See my comment on the original PR post. Unfortunately, PRGuy got it wrong, those are the top 10 sales figures for 01-22 October only (and there's always going to be a big rush upon launch).
Still, nice to see that it's doing well (although there's some weird things in there, like the Pentax Q sells well, and the NEX-7 doesn't, and there's no Fuji anything or OM-D in there)
That's exactly it, the Japanese especially love new things.
Continuing the discussion (
) - quite a number of people seem to want full frame. I wonder how keen they'd be when they saw the size and price of the lenses! Really, this boils down to what you want the camera for and what compromises you are willing to accept. If you're looking for a smaller, yet still very capable camera system to supplement
your DSLR, then I'd suggest that you don't
want full frame, as it adds size and cost whilst duplicating capabilities you already have.
In some ways, this mirrors (pun noted!) the currently available systems. I would suggest that Fuji's X-system is very much orientated at those who are looking to change from a DSLR based set-up to something more compact, rather than those who seek to supplement their DSLR with something smaller. Hence why the X-series are physically larger and amongst the most expensive of the mirrorless cameras. DSLR DSLR supplement point and shoot upgraders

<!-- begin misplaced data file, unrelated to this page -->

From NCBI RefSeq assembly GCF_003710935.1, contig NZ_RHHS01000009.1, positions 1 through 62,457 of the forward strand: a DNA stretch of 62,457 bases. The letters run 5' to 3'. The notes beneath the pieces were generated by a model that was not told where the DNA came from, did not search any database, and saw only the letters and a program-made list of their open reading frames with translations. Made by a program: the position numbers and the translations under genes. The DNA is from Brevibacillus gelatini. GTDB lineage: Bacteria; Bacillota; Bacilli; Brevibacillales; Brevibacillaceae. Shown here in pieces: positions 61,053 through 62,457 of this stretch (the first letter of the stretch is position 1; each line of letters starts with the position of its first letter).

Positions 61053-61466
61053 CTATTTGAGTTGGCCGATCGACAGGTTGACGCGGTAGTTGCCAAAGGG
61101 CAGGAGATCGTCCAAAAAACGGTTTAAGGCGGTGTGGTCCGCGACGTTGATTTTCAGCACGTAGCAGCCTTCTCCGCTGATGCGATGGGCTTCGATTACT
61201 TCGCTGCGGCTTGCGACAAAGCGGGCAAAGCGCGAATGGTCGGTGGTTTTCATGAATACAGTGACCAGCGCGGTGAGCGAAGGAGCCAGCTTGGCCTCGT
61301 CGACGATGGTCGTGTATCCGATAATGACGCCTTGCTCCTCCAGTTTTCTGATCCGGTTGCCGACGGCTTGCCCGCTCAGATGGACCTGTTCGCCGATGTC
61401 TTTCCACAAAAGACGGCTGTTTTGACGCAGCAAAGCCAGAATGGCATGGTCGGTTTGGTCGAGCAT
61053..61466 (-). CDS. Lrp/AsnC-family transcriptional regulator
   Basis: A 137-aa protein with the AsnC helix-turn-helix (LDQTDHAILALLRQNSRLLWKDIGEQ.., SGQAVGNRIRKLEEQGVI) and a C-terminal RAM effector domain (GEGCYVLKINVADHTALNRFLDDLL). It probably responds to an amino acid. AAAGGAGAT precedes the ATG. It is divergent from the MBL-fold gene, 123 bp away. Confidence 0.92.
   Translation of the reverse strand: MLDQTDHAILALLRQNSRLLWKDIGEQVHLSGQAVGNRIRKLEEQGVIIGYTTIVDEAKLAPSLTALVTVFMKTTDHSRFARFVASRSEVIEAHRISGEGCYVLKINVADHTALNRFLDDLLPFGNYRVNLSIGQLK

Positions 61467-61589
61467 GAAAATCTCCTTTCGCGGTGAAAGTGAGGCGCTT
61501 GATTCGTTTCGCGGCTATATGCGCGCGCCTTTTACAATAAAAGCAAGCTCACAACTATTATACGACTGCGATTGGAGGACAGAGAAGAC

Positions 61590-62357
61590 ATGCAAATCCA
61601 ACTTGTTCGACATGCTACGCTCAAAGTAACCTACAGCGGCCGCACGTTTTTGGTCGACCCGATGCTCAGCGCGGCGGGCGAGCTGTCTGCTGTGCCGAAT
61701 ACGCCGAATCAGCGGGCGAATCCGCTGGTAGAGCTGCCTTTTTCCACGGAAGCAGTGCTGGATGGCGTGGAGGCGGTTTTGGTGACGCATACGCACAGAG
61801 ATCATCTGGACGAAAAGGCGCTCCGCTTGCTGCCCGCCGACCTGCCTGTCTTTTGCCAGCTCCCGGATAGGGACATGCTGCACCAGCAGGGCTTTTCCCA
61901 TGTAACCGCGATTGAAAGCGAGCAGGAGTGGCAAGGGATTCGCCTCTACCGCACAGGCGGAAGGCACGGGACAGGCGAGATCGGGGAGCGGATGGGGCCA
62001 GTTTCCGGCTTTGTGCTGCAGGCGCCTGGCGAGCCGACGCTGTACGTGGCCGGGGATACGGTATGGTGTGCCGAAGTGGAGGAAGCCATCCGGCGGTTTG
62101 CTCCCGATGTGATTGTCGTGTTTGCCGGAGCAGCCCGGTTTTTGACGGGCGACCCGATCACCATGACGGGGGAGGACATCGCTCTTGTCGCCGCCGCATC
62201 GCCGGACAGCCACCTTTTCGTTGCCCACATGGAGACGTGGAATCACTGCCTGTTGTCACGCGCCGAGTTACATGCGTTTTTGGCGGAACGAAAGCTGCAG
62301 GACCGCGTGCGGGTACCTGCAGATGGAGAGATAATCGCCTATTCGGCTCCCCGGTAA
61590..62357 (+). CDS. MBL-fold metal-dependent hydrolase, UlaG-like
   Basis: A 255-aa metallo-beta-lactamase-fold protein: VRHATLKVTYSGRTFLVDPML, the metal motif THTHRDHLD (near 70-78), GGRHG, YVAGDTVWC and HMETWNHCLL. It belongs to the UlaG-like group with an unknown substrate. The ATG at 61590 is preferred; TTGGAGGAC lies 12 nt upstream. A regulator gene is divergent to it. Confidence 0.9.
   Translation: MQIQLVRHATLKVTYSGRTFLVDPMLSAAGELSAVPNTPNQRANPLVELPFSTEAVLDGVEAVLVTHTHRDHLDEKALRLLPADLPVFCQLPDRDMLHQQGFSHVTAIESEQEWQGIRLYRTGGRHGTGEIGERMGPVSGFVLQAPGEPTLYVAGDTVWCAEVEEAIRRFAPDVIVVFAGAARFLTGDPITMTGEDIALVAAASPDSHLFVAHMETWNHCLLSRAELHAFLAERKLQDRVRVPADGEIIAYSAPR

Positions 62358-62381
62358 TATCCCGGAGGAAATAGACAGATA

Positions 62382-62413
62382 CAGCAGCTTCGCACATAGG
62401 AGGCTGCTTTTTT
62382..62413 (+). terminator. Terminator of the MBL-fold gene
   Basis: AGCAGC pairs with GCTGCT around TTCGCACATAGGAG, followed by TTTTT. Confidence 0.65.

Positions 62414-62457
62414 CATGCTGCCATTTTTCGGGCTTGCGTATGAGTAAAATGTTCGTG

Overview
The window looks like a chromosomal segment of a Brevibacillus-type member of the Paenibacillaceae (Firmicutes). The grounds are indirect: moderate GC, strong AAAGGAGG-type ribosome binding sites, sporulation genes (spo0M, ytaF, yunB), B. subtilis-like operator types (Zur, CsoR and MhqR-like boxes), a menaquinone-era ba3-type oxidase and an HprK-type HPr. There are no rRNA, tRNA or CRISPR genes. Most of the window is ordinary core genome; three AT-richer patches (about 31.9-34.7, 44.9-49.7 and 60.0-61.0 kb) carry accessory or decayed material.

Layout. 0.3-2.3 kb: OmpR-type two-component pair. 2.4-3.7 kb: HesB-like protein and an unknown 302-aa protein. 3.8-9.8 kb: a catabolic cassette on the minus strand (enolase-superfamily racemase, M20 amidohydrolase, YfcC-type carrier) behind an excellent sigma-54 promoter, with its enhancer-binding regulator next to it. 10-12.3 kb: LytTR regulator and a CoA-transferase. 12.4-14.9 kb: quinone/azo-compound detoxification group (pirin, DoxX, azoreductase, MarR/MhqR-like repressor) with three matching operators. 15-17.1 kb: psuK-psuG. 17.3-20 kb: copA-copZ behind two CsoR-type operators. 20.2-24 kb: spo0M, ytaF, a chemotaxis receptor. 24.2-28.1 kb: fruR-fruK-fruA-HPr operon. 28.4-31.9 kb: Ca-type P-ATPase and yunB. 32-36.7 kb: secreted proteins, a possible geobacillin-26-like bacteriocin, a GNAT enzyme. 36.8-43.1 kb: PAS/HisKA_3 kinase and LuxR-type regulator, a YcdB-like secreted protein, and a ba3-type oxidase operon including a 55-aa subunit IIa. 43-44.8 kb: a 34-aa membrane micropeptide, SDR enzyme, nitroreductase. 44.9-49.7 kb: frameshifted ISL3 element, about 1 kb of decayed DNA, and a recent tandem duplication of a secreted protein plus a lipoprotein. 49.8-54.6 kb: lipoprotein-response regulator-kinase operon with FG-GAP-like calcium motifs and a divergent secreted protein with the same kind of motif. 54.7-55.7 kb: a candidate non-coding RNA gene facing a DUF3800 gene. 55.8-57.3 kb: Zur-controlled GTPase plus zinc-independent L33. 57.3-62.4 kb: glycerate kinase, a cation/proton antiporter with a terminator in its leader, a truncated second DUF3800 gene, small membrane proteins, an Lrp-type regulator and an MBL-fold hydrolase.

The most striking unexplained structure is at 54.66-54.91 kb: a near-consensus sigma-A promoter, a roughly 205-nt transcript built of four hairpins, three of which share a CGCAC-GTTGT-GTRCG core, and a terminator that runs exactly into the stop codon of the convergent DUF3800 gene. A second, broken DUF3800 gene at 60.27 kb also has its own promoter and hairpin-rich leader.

X-Pro1 ------------- NEX-7, OMD EM5 ---------- GX-1, EP3 ----------- EPLx, GFx, Nikon 1
I'm not trying to suggest that there are any clear cut boundaries (nor was I trying to be comprehensive), just that there is a vague spectrum, upon which different cameras exist. As you move further to the left on my spectrum, the more niche the product becomes. Might I therefore also suggest that the further to the left a camera is, the less attractive it becomes to the mainstream manufacturers like Canon and Nikon.